Seven Soothers for Storm Phobic Dogs

I recently taught a seminar in St. Petersburg, Florida. A friend told me St. Pete is the “lightning capital” of the country, and it’s not hard to believe. While I was there the weather forecast seemed to perpetually predict storms. Many dogs are thunderstorm phobic, and unfortunately, repeated exposure to storms does not allay the fear nor cure the phobia.

Many owners attempt to desensitize their dogs with CDs of recorded thunderstorms, and some are successful. But a storm is composed of many factors besides sound, and many dogs still tremble and worse when the thunder begins to roar. With that in mind, I’d like to share some ideas and products that may help.

1.  Allow your dog to take shelter. Your dog might feel safest in his crate, or he may seek refuge in the bathroom. Many dogs hunker down near the toilet or even in the bathtub, possibly because those spots are grounded via the plumbing. My boy Mojo preferred the bathtub during storms.

2.  Some people think it’s a bad idea to comfort dogs when they’re afraid. Others believe it helps. According to one study, neither comforting a storm phobic dog nor ignoring him had an effect either way. However, having another dog present did allow the frightened dog’s stress hormones to return to normal levels faster.Every dog is different, and reassuring a dog is a far cry from coddling him. While you shouldn’t scare your dog further by using a nervous tone of voice or mannerisms, if he feels better with you sitting by him, laying a comforting hand on him, or speaking in a soothing voice, do so. If you can round up another dog for company, even better.

3.  Many dogs feel more secure when swaddled—or as I like to think of it, wrapped up like a giant doggie burrito. An easy way to accomplish this is with a t-shirt. Make sure it fits your dog snugly, then gather the material at the top with a rubber band, avoiding placing the knot directly over the spine. You can also try a product such as the Anxiety Wrap or the Thundershirt. Whichever product you use, be sure to repeatedly place it on your dog and pair it with something he likes ahead of time so the wrap is not only associated with storms.

4.  Playing soothing music before your dog becomes frightened can help him to maintain his composure, or to at least be less nervous when the storm hits. The “Through a Dog’s Ear” CDs are psychoacoustically engineered to encourage a relaxation response from dogs, and are well worth a try. If you prefer to use music you already have on hand, choose simple classical music over, say, heavy metal. Introduce your dog to the music during relaxed periods far in advance of when it’s actually needed.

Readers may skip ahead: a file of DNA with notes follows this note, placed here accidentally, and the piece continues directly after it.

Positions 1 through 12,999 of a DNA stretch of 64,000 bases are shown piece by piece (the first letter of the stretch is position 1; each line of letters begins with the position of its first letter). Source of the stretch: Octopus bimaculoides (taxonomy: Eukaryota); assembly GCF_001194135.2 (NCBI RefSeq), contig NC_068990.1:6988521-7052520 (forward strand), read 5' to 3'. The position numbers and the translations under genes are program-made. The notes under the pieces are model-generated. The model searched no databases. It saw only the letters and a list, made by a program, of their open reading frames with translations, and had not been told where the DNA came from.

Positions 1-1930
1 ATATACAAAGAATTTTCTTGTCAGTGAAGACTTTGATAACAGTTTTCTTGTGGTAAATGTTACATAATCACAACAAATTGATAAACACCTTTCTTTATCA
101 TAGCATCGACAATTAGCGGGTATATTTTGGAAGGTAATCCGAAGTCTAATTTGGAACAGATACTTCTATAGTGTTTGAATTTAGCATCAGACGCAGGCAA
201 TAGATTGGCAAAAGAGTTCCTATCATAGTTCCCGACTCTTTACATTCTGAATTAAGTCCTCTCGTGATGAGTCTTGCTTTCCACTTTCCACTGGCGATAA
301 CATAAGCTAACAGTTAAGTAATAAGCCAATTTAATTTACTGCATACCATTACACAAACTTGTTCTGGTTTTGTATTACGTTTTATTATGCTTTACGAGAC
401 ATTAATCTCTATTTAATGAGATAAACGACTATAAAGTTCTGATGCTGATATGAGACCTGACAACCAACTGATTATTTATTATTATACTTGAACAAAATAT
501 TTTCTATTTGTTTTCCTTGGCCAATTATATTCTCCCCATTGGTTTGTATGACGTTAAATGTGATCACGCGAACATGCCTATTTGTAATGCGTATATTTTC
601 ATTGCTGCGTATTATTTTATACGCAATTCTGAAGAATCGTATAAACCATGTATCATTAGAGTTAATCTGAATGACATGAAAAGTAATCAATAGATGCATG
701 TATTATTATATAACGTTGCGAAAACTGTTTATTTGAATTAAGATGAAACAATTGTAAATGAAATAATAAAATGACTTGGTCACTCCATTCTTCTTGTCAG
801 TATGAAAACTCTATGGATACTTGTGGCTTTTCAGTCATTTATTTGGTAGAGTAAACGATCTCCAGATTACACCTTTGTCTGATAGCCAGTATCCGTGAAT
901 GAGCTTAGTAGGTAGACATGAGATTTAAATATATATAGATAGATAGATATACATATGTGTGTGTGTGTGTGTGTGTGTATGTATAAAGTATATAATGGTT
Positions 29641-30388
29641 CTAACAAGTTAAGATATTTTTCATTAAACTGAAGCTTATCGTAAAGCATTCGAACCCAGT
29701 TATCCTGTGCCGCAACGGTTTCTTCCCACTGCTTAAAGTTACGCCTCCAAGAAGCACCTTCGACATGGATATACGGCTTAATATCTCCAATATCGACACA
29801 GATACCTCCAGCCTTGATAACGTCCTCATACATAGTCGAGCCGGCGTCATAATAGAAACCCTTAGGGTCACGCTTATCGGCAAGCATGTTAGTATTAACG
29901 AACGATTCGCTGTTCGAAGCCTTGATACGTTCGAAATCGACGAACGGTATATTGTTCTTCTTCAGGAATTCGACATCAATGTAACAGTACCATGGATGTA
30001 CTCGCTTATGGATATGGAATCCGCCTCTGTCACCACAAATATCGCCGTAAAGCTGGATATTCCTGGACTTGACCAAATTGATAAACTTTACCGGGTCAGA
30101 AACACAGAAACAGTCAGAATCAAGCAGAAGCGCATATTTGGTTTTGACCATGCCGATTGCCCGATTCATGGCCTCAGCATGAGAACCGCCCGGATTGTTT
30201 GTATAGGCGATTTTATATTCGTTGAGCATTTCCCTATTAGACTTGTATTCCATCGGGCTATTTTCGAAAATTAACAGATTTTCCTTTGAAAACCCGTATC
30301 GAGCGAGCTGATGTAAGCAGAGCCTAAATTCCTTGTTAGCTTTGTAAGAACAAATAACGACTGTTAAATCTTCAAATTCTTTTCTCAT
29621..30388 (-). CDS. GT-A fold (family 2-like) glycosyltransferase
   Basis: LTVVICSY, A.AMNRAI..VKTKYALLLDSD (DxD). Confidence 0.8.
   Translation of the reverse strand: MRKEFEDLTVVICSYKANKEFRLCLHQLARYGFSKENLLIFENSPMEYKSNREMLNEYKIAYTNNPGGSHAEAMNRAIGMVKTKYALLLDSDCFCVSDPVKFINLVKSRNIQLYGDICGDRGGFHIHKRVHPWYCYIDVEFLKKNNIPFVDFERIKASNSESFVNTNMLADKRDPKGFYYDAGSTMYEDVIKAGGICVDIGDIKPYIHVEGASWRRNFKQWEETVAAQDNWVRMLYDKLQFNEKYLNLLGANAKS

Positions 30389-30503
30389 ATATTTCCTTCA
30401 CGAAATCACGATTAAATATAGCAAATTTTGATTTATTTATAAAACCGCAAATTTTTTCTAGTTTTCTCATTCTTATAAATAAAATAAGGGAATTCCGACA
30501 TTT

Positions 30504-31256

5.  The change in barometric pressure that accompanies thunderstorms can cause some dogs, especially long-haired ones, to become uncomfortable. That’s due to the static electricity being picked up in the coat. The Storm Defender cape guards against this phenomenon. As with the other solutions, acclimate the dog in a positive manner ahead of time.

6.  Melotonin is a natural hormone that regulates the biological clock. It’s not a sedative, but it can leave your dog feeling more relaxed about what’s happening in the environment. Doctors Nicholas Dodman and Linda Aronson have demonstrated good results when melotonin was administered to thunderstorm phobic dogs.

7.  If despite your best attempts at intervention your dog is still severely stressed during storms, speak with your veterinarian about a short-term sedative such as diazepam. Avoid acepromazine, as it can sedate the body but leave the mind spinning in fear.

If you’d like more in-depth explanations and information, refer to “Help for Your Fearful Dog.” In the meantime, these suggestions should provide a good start, and I hope they help your dog to be more comfortable when the next storm rolls in.

Follow Nicole on Twitter http://twitter.com/NicoleWilde

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4 Responses to Seven Soothers for Storm Phobic Dogs

  1. Don Gossett says:

    Congratulations on your new blog site! Thanks for all those tips for thunder-sensitive dogs. My malamute does have this problem and can become quite nervous while in the house during a thunderstorm, but if we are caught outside during one, it doesn’t seem to disturb her in the slightest. Having said that, I want you to know I totally agree with you that the dog should be provided shelter from the storm. I was curious if anyone else noticed a thunder-sensitive dog’s reaction inside versus outside. My guess is how the walls of the structure reverberate with the thunder causing additional fright to the dog.

  2. Marni says:

    Great tips! Living in Florida, I can attest to the intensity of the storms we get here! Don, my dog is storm phobic too. He is also much better outside than inside. Even in the car, he is fine. We’ve camped in a really bad storm once, the tent blowing down on top of us. I was a little worried but he slept thru the whole thing! Interestingly, when we had all those hurricanes come thru Gainesville a few years back, he was not that worried at all. Which makes me think it has something to do with the barometric pressure perhaps? If they could only talk….

  3. Lisa Spector says:

    Thanks for the fabulous tips Nicole. I also used to have a dog who retreated to the bathtub during storms. I wish I had all your helpful suggestions back then.

    Lisa Spector, Co-Creator Through a Dog’s Ear

    • wildewmn says:

      Thanks all for the comments and welcome. 🙂 Interesting that some dogs do better with thunderstorms when outdoors. I wonder if they just feel more confined in the house, unable to get away. Although like Marni’s dog I think many do better in the car than in the home. Could be past conditioning too, having been afraid in the home environment before.

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